So he approached us and started logging bugs and submitting patches. The Orion team has also consumed both the GCLI for our Shell and Persona as a login authentication because it’s extremely easy to integrate and understand (it’s just your email address) and also that it is managed by an Open Source group.
…and what other collaborative projects/components are planned in the future?
Walker: Through 2012, Orion has had great collaboration with committers from VMware. They are producing the Scripted editor for desktop use, are consuming and contribution to Orion to achieve their goals. There are also other Eclipse teams like Xtext working on a cloud version of their tools and the Stardust project looking to integrate their BPM tools as an extension to Orion.
Orion has had wide adoption apart from Mozilla. You must have heard many reasons for this great interest in Orion – which ones did you hear most often?
Part of your plans for the 2.0 release in February is to work on deployment solutions because OrionHub is not going to be the hosting provider. Any specific plans yet?
Walker: That’s not completely what we meant, we mean that OrionHub is not funded to the level where it should be considered a corporate hosting site. OrionHub is a testbed of our milestones and release candidates. What we want to work on is getting code out of your Orion site onto hosted sites through as many supported means that we can. This also includes looking at a Node.js based server that as a simple node package manager install, can provide live editing, debugging and running of a Node app on whatever platform you have running node.
Same for offline support – how will this be achieved?
Walker: Offline support will require leveraging client side caching and app-caching to the full capabilities of modern browsers. We already support an HTML5 local file system, so the content can be made available offline, but offline could also leverage a small Node.js based solution offering access to your whole or a sandboxed portion of your file system.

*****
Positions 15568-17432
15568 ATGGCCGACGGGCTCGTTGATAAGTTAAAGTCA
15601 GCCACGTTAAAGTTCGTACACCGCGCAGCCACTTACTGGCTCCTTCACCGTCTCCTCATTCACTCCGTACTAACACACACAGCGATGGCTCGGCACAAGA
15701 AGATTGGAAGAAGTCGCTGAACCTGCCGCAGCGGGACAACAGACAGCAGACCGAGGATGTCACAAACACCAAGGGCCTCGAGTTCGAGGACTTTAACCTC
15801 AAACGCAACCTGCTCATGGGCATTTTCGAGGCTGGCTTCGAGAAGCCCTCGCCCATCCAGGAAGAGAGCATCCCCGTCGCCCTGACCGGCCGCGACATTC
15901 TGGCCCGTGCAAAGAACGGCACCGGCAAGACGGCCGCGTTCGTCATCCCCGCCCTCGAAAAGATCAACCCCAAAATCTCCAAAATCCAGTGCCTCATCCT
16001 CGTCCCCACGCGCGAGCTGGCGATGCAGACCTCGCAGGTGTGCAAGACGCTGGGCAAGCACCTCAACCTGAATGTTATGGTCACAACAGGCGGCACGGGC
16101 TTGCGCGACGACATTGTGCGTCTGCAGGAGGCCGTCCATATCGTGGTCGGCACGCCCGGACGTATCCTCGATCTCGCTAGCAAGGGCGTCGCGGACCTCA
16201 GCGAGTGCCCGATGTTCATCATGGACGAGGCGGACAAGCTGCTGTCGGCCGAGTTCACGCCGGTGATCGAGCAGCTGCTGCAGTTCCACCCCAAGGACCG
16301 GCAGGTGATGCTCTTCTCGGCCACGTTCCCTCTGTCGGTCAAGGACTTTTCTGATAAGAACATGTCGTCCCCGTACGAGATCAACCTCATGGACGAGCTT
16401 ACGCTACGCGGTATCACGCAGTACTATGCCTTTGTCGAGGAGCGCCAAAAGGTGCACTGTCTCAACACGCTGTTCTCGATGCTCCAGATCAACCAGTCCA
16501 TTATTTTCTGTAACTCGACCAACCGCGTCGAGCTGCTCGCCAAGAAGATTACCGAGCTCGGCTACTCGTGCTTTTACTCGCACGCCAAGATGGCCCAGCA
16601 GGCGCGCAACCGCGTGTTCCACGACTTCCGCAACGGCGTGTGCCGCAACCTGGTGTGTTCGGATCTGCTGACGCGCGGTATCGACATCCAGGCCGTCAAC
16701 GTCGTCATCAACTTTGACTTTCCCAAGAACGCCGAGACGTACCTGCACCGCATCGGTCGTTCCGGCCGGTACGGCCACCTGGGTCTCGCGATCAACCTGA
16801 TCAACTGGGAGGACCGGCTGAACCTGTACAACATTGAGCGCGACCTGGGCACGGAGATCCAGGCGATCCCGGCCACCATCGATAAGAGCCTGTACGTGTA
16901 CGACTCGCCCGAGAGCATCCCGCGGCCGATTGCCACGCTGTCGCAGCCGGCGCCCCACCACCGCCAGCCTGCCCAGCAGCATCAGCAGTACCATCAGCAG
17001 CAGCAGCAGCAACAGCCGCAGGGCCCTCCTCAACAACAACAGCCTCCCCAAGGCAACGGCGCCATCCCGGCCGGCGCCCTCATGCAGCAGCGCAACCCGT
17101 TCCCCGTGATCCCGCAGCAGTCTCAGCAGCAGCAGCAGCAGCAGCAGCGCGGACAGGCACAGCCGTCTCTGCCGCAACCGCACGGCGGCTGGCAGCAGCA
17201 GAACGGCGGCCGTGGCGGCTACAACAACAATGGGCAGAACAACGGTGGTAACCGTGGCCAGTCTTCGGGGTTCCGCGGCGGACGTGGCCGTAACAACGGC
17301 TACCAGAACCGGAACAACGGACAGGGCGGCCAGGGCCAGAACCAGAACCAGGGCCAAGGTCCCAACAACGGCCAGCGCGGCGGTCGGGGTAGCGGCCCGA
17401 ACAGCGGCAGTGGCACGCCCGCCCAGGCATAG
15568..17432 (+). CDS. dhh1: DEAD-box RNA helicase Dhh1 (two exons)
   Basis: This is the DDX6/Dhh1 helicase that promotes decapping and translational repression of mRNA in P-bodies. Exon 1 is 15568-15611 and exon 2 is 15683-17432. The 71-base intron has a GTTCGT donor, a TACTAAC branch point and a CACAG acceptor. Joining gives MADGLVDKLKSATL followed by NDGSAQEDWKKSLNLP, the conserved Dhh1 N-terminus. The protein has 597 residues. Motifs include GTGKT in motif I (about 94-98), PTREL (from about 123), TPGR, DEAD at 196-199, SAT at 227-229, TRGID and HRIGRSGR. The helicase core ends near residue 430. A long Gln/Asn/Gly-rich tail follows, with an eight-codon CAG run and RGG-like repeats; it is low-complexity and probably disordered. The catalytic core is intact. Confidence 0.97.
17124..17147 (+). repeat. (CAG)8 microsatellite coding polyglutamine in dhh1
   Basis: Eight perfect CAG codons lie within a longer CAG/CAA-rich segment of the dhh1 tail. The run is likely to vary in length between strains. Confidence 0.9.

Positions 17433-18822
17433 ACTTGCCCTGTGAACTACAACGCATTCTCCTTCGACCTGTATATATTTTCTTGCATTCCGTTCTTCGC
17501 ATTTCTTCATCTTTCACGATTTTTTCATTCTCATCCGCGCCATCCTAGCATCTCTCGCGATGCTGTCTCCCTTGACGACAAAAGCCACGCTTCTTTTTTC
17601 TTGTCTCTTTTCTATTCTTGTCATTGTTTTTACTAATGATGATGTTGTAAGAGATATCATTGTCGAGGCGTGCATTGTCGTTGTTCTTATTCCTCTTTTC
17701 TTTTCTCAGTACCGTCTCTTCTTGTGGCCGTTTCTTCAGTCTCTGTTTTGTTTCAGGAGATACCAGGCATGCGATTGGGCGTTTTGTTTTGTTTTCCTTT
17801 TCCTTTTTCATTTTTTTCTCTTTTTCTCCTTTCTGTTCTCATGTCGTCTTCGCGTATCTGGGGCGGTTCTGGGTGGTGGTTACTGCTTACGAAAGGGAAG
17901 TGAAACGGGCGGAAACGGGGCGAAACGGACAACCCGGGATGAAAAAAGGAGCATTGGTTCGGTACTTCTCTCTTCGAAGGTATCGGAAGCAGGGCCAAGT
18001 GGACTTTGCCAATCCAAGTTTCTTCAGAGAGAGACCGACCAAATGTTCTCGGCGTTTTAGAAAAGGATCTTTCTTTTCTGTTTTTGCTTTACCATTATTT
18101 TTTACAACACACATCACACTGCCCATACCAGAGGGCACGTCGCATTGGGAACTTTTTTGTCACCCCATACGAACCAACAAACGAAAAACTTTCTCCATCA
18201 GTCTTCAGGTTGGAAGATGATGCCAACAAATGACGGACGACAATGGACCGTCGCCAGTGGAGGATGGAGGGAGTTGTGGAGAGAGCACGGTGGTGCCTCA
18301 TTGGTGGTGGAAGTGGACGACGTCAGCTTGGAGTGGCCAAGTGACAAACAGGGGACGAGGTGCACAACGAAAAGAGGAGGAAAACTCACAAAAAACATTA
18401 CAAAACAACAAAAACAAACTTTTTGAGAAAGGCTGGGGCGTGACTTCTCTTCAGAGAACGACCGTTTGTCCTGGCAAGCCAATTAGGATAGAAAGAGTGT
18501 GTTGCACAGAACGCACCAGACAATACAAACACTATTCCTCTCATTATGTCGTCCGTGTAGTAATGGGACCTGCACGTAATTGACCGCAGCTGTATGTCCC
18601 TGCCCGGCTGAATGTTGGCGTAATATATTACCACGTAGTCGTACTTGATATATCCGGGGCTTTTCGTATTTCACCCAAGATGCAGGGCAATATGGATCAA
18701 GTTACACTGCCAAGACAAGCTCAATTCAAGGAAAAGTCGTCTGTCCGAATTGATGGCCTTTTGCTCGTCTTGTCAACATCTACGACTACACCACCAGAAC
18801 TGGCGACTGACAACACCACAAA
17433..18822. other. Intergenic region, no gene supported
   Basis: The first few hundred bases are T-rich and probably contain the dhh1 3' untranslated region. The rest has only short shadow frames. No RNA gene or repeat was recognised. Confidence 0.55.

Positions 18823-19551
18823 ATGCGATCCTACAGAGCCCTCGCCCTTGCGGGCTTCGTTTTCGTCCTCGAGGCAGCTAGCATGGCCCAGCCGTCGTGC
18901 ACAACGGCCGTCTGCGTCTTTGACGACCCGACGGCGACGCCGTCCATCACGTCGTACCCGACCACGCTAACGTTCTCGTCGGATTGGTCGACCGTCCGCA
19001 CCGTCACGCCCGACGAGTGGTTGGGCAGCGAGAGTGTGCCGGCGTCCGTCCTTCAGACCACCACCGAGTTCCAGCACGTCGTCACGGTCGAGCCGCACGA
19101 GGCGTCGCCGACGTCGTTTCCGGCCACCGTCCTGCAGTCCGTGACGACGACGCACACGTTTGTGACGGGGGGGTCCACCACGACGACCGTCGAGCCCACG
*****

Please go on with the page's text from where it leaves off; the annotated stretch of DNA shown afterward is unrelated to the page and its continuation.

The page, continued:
What else is particularly noteworthy regarding the 2.0 release?
Walker: There are at least two features that are major changes to Orion in 2.0. The first is the introduction of a Project concept. A Project will be the aggregation of resources, libraries, repositories and actions for tasks such as deployment. While we won’t be able to get all the Project features we want in 2.0, we’ll have a start on this idea by February. The second major feature is support for Node.js. This doesn’t just mean supporting writing Node apps, but actually porting portions of the Orion server to Node. At the moment we have the capability to use the node package manager (npm) to install Orion and that’s all that is required. You start Orion and you can edit, install plugins, and launch Node applications wherever your Node runtime is located be that on your desktop or on a Raspberry Pi.
Do you have enough developers to achieve your next goals or are you looking for help?
We can always use more developers. Working in an Agile manner with short delivery time frames, it would be easy to onboard new developers. There is a real uptake in the community and we’re seeing an influx of pull requests for bugs. The team has been marking our bugs as “help-wanted” indicating these bugs are excellent candidates for newcomers to Orion.